The wonderful thing about science fiction is that there’s no guiding rule which demands just how ahead of itself, and science, it needs to go. To call Pedro Almodóvar a master of his craft ignores a lot of obsessive drooling for a magnificent portfolio of films. When he revealed that he was working on something that could be described as sci-fi, it titillated the minds of cinephiles. What would the man’s overall approach to genre be? The Skin I Live In is a hypnotizing feat, a contemporary reflection of The Brain That Wouldn’t Die resulting in a Frankenstein tale making sweet, Spanish love to body politics. Almodóvar is gently taking us by the hand down and leading us down a trail of science gone mad, and it feels as classically minded as it does completely original.
Plastic surgeon and ingenious doctor Robert Ledgard (played by an actually acting Antonia Bandaras) has a tragic and sordid past. Fate has not been kind to him and his once gorgeous family. These dark shadows that loom over him, the love ripped from his heart fuels his drive to create a synthetic skin, one tougher and more resilient to disease. A creation that could turn his life around. The scientific community as a whole is uncertain about his methods, and they would stop him outright if they knew he was actually developing the skin by use of a captive, human test subject – the mysterious Vera (Elena Anaya), who he keeps locked up at luxurious Toledo estate. Vera and Robert’s relationship is as rocky as you’d imagine a captive/captor bond to be, though that all changes when a vile thief with sordid relations to Ledgard violates Vera in the manor, changing Robert’s perspective and obsession entirely.
There’s something unwillingly gorgeous about the film. It opens with a sunlit vista and a big, bold marquee style font that glows on the screen. Between the dramatically grandiose Spanish locations, the beautiful people and the flashback savvy narrative, the way Skin dances around feels very operatic. At first it feels like Almodóvar is telling you too much, that there isn’t any more left to tell or that this is some flag of explanation, but no, there’s always more and it always gets more twisted. But even at its most twisted, it never becomes depraved, and even at its most science fictional it still feels utterly anchored in reality. For someone who’s just stepping into genre, Almodóvar is far better at balancing these elements than many others, making Skin a film that is so inviting to be engaged with, it answers all your questions in a way that feels like you had actually asked them aloud.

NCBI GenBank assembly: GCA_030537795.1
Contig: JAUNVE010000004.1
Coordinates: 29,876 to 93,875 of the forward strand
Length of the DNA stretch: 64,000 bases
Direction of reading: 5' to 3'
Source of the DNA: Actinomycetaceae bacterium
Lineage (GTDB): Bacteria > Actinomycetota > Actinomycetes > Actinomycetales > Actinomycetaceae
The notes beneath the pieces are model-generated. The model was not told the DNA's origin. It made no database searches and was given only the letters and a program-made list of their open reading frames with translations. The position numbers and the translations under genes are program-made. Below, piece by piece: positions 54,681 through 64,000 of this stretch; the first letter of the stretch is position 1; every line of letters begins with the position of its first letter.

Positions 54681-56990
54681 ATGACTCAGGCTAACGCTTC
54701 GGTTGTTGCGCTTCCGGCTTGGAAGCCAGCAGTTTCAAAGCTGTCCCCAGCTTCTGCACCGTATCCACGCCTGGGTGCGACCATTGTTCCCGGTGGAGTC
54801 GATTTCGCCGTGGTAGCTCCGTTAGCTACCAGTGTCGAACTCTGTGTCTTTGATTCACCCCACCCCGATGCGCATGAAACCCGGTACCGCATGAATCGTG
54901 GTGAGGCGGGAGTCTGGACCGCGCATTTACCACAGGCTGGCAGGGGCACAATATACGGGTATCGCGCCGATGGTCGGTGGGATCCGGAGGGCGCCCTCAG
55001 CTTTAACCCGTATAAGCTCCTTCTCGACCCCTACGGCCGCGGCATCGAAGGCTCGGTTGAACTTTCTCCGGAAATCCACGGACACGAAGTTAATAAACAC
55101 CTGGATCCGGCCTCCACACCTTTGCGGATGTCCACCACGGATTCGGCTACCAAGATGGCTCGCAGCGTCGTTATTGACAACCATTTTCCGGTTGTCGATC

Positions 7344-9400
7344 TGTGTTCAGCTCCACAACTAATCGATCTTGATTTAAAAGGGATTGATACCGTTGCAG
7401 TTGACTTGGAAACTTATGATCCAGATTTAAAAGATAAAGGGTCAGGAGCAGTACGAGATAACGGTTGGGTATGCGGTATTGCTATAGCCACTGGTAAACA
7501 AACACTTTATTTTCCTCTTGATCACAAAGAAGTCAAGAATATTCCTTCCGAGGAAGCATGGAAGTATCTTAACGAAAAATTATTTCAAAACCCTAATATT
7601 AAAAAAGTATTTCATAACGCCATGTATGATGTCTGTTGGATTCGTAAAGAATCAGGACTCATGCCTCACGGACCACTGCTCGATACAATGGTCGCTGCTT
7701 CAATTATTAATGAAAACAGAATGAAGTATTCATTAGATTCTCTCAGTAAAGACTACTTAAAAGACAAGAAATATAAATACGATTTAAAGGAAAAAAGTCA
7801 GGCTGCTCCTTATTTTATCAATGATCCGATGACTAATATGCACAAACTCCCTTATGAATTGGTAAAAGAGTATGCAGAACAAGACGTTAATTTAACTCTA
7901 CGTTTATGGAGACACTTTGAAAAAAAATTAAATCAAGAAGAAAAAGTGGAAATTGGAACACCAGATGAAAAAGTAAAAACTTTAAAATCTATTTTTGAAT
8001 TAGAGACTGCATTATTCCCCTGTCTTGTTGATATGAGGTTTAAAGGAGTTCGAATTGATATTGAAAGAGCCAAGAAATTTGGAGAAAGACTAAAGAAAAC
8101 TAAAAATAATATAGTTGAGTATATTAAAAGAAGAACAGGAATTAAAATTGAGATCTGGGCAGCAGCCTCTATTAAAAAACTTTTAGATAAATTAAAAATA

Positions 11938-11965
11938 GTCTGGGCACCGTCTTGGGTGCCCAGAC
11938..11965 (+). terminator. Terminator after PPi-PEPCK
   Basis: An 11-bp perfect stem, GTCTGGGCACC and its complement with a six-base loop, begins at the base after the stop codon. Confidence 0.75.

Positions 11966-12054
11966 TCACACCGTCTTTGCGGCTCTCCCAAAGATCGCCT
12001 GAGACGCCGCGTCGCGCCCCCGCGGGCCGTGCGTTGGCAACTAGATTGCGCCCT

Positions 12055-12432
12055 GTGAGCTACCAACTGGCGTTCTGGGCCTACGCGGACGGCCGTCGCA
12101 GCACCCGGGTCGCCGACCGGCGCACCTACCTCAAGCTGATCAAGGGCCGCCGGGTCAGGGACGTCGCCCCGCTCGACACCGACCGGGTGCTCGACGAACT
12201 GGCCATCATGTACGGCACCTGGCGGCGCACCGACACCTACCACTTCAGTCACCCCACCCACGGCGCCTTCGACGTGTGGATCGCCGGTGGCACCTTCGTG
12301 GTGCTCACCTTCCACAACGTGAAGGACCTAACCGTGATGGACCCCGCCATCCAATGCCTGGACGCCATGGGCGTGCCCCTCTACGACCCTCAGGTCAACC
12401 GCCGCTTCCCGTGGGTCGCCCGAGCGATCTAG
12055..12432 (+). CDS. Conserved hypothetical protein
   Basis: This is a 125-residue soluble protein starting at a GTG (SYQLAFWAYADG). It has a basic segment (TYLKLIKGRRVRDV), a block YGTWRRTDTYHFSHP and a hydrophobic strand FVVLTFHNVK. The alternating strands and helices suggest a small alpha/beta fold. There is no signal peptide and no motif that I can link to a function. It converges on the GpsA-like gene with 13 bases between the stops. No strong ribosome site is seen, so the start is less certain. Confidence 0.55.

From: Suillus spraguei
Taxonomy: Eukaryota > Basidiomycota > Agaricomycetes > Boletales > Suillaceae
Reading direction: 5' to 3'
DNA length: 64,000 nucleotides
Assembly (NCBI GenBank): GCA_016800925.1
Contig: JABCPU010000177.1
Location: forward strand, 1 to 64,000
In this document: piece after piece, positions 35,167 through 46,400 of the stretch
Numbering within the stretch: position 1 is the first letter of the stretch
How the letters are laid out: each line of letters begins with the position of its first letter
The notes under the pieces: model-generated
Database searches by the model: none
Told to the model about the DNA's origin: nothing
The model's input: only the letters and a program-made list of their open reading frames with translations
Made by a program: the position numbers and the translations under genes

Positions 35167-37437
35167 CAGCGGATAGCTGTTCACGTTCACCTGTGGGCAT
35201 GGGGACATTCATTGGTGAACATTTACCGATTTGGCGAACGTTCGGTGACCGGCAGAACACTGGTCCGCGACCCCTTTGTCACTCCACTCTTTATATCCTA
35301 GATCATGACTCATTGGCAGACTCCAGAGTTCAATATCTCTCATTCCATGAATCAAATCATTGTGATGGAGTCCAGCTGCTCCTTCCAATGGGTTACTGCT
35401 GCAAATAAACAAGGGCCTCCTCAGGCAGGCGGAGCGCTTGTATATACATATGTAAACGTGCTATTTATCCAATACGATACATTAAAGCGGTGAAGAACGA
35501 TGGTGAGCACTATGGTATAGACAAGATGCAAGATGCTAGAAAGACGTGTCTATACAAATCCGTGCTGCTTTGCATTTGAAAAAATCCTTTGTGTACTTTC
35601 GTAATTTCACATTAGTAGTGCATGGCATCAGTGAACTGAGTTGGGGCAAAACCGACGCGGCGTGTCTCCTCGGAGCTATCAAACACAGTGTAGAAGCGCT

It’s delightful to see Banderas act for a director who respects his talents. For years we’ve seen him subjected to Hispanic-themed action flicks and kids movies; suddenly seeing his eyes grow deep and his impressively handsome face coil up with madness makes it all the more striking. Anaya is perfectly eerie as Vera as well, playing and stretching around her quarters like the pixie trapped in a dark wizard’s glass piece. The synchronicity between Banderas’ obsession and Anaya’s aloof resilience is uncanny, and creates the frictional plates that will quake come the end.
The Skin I Live In is a film that’s provocative and intelligent without ever once becoming pretentious. All the brilliant ideas about love, sex, gender, body, science and morality are grown out of the drama embedded in the story, and not a thin outstretched device reaching out to try to prove a point. It’s a science fiction and it’s a horror, but it’s never surreal, schlocky or terrifying. The way Almodóvar faces genre is casually. His sensibilities as a filmmaker will startle you outright. It’s very rare that a genre film is made with such astounding delicacy, but that’s just the kind of skin Almodóvar is in.